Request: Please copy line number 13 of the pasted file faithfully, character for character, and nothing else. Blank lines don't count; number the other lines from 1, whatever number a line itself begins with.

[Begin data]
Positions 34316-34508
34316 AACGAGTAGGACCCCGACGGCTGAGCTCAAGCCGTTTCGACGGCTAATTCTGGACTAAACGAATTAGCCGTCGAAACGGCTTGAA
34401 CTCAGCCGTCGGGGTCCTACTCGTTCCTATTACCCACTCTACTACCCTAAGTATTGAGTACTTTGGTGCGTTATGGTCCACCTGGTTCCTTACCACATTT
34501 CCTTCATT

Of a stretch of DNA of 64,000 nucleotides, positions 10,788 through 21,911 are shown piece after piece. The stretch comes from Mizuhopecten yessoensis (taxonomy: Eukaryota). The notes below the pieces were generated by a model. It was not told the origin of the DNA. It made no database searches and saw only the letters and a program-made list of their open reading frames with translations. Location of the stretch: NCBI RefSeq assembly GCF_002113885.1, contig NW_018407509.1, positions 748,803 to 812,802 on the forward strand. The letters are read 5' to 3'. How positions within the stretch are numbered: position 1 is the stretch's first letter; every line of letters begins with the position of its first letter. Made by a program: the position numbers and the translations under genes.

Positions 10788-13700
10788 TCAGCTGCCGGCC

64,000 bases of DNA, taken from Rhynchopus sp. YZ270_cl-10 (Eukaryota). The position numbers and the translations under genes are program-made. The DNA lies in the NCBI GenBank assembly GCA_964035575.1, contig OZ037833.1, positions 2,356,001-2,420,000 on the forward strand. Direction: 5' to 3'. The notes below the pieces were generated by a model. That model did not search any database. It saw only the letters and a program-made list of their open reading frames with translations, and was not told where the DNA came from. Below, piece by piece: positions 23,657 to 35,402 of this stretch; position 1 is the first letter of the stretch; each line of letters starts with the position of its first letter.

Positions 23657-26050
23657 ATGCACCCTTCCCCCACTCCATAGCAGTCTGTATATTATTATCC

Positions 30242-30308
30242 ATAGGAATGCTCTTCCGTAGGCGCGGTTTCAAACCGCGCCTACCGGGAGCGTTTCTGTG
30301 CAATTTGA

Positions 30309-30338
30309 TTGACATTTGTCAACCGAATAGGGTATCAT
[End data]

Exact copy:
30301 CAATTTGA